This also pulls from communist “united front” tactics, designed to unite advocacy movements, student organizations, front companies, and controlled politicians under a single banner. Oftentimes, only the leaders of the organizations need to be aware of the broader strategy, while the rest are what Lenin described as “useful idiots” who unknowingly assist in the greater objectives.
Of course, the current problems in society cannot be viewed by conventional perceptions of “right” and “left,” or of Democrat and Republican. On the other side are manufactured inflation and debt economies, foreign subversion, and Edward Bernays’s propaganda tactics to feed what Scott described as “consumer fetishism.”
On top of this, Scott noted that in the digital age, “we have a problem now with dragnet surveillance capitalists.” Online companies that can curate what information we are shown and collect data on our online activities have themselves begun engaging in various forms of propaganda and censorship, forming what Scott called “a corporate nation-state censorship collective.”
Many of these movements work independently but have also learned from each other’s methods and tactics. Many activists and “community organizers” pull their methods from the book “Rules for Radicals” by Saul Alinsky, which likewise mirror the subversion and deception tactics of communist systems.
Others pull from the cultural Marxist tactics of the Frankfurt School, which introduced subversive concepts such as “critical theory” that redefines history through the lens of Marxism, and that has become the basis of many radical social movements.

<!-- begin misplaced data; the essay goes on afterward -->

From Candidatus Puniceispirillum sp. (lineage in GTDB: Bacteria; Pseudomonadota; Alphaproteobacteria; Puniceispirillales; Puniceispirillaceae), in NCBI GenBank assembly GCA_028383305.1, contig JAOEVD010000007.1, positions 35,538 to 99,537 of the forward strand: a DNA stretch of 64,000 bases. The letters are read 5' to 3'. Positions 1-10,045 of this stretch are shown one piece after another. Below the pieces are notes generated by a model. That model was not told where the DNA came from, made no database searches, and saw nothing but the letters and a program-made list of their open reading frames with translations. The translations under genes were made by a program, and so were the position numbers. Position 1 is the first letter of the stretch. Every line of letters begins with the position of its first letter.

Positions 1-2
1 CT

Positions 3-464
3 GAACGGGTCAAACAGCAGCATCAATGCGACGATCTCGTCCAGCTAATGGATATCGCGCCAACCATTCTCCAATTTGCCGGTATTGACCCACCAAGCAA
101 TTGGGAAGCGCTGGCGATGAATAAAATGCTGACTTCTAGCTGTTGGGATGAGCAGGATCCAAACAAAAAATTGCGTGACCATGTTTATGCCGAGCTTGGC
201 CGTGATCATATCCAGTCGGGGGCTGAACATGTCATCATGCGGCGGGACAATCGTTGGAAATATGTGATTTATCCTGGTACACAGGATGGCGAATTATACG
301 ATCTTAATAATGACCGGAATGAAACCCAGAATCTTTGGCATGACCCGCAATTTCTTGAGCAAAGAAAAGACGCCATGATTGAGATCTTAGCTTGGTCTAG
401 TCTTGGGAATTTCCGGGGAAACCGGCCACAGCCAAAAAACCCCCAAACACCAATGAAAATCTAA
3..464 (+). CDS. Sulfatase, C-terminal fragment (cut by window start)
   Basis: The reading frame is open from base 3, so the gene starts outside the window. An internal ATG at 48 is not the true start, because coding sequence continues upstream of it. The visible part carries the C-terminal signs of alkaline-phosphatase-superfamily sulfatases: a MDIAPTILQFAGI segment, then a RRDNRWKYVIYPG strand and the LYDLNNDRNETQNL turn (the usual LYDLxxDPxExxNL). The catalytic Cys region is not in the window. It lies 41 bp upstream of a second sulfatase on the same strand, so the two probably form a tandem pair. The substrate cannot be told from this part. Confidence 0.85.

Some tactics are also operated on a nation-state level. Russia is among the better known to do this, but Iran and the Chinese Communist Party (CCP) are also extremely active on this front.
The CCP’s People’s Liberation Army, for example, has its “Three Warfares” doctrine, based on the strategies of psychological warfare (to alter how information is perceived), media warfare (to control media narratives), and legal warfare (to manipulate international legal systems). Two Chinese colonels published the book “Unrestricted Warfare,” which outlines a system of war without morals, and which uses many nonmilitary tactics, including “culture warfare,” “drug warfare,” “economic aid warfare,” and others.
According to Scott, one of the deeper propaganda tactics at play is the use of “memetics.” The concept of memetics looks at how ideas are introduced into a society, how those ideas develop over time, and how they eventually impact a culture. Various groups are looking to weaponize memetics.
“Anything that is meaningful can also be weaponized,” Scott said. “The ‘meme’ is the embryo stage of information. It’s a micro-packet of information that’s distributed, and this is weaponized. It’s a potent ingredient in influence operations, information warfare, digitized psychological warfare. We’re seeing a lot of potency in this space.”
Scott said that in his own work at the Center for Cyber-Influence Operations Studies, “we teach the Intelligence Community how to use it to spread democracy, how to use it to gain influence abroad without having to lift a gun.”
Given how things are developing, and the bigger picture of the state of the world today, he said, “I think the mind is the new warspace.”